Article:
I Quit Dream Job Because I Hated Work From Home

By Chanak Maduranga

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I Quit Dream Job Because I Hated Work From Home

In the spring of 2020, my life felt like it was squeezed between the palms of an arm wrestling match. With graduation approaching, messages from our professors and parents relayed like narratives: Time to go out into the world. But this world looked different than what they had experienced post-grad; it was shuttered amid a pandemic.

Cities were emptying, companies were folding, and the consensus was to do anything but go out. As I delved into an arduous job search, remote work began to seem like an attractive option — albeit my only one.

I finally landed my dream job, but that remote lifestyle became my downfall.

Remote work seemed like the perfect fit at first

My TikTok is often filled with videos depicting life after college: quiet commutes, mundane work days, monotonous routines, and lonely houses. In many ways, remote work seemed to circumvent that notorious corporate slog. No time wasted sitting on the freeway or train; no dress code, nor need to cover tattoos; no dog or human sitter; no fluorescent lights or cubicles.

When I landed my dream job at a high-profile magazine, I thought it was perfect. The job would allow me to live in a coastal town rather than move to the city. I could play my jazz records, take yoga breaks, and spread out all over the floor of my living room. Most importantly, it would allow me to visit my family freely and for as long as I liked.

The pandemic padded my transition to full-time remote work. Since nearly everyone else stayed home, too, it felt normal to be stuck inside from morning to night.

But things changed when the pandemic rules lessened

I quickly found myself growing restless. Before lockdown, I had spent all day every day out of the house. With a full-time remote role, I quickly became frustrated with staying indoors all day. These feelings only intensified as my job became increasingly more demanding, leaving me unable to get out before dark.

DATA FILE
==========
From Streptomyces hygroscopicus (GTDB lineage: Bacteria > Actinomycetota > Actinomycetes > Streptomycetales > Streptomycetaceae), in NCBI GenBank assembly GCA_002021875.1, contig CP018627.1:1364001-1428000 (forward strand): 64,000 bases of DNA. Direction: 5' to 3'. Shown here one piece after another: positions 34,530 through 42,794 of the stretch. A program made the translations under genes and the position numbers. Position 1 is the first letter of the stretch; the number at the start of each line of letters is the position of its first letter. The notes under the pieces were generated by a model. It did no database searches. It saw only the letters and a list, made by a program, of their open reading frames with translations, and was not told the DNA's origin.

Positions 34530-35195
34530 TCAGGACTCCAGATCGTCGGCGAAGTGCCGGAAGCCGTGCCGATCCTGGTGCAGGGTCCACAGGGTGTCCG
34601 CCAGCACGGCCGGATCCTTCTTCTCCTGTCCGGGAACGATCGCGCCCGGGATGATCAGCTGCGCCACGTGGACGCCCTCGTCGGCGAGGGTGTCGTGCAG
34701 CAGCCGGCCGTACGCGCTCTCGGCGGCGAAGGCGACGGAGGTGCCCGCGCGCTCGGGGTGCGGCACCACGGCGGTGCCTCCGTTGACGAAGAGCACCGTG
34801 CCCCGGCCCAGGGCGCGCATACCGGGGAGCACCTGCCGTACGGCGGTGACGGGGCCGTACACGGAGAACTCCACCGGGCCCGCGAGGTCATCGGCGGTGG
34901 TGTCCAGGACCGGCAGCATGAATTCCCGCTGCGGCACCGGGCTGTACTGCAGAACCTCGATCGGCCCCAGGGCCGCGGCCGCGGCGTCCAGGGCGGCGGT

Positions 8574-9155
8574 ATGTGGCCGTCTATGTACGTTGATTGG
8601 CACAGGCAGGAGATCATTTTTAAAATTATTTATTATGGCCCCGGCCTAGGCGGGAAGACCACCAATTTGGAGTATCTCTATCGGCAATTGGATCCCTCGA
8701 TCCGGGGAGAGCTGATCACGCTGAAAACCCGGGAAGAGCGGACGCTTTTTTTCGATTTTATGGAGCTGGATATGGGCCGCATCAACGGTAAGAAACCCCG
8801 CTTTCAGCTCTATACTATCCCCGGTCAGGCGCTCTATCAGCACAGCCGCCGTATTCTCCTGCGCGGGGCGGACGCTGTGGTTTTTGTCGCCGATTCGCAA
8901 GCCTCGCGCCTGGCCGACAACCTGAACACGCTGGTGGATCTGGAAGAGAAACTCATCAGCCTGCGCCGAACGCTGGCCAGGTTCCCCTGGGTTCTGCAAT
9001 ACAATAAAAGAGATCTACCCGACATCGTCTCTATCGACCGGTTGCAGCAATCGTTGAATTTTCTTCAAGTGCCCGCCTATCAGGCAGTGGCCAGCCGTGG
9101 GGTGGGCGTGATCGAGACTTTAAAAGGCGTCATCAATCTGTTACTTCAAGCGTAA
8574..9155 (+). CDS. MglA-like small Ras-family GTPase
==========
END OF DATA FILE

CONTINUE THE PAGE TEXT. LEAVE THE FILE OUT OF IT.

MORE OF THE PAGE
In 2022, I moved to San Francisco, a decision made possible by my fully remote role. While I was grateful for the freedom to live wherever I wanted, my job had never felt so controlling. With little opportunity to step away from my bedroom desk during work hours, my ability to get acquainted with my new home city was stunted. Even with several great roommates and a solid base of friends in the Bay, I felt entirely disconnected from the community.

My days were spent communicating with people through a screen. I was existing in a world largely immaterial; collaborating over Slack and Microsoft Teams and Airtable and Google Docs and Sprinklr — everything but a physical table.

I realized that as a remote worker, you lack both your second (work) and third (social) places. Social media and Microsoft Teams are not adequate replacements for these spaces — if anything, they exacerbate the need for them.

I eventually traded in my good-on-paper job for a better day-to-day life

I’ve always been ambitious and hardworking. But sometime last year, I felt that while I was excelling as a journalist, I was failing as a 25-year-old.

Ultimately, I left my remote job in pursuit of a freelance schedule that would give me the space to integrate myself into San Francisco. I wanted to bring more dimension and spontaneity to my life — to get a little lost, bump into people, and create a new routine based on my environment, not my inbox.

I’m very lucky to be in a position to do so. I’m a single person in a flexible living situation with no dependents, and my industry offers more possibilities for freelance work than most.

Now, while my career feels more precarious, my days are rounded and diverse. My work is a combination of in-person and remote. I can get outside, work in cafés, and connect with people during “work hours.”

If you had told me a year ago that I’d be trading my role at a high-profile magazine to work part-time at a yoga studio and struggle as a freelance writer, I’d be afraid for the future. And I still am — but my anxiety about the future is insignificant compared to how anxious and discontent I was in my day-to-day life working remotely. I would rather be slightly rattled by “what now” than saddled with “what if.”

Chanak Maduranga

passionate journalist behind 'USA News Now 24', dedicated to delivering timely and accurate updates on US affairs. Committed to journalistic integrity and informing audiences with credible news coverage.

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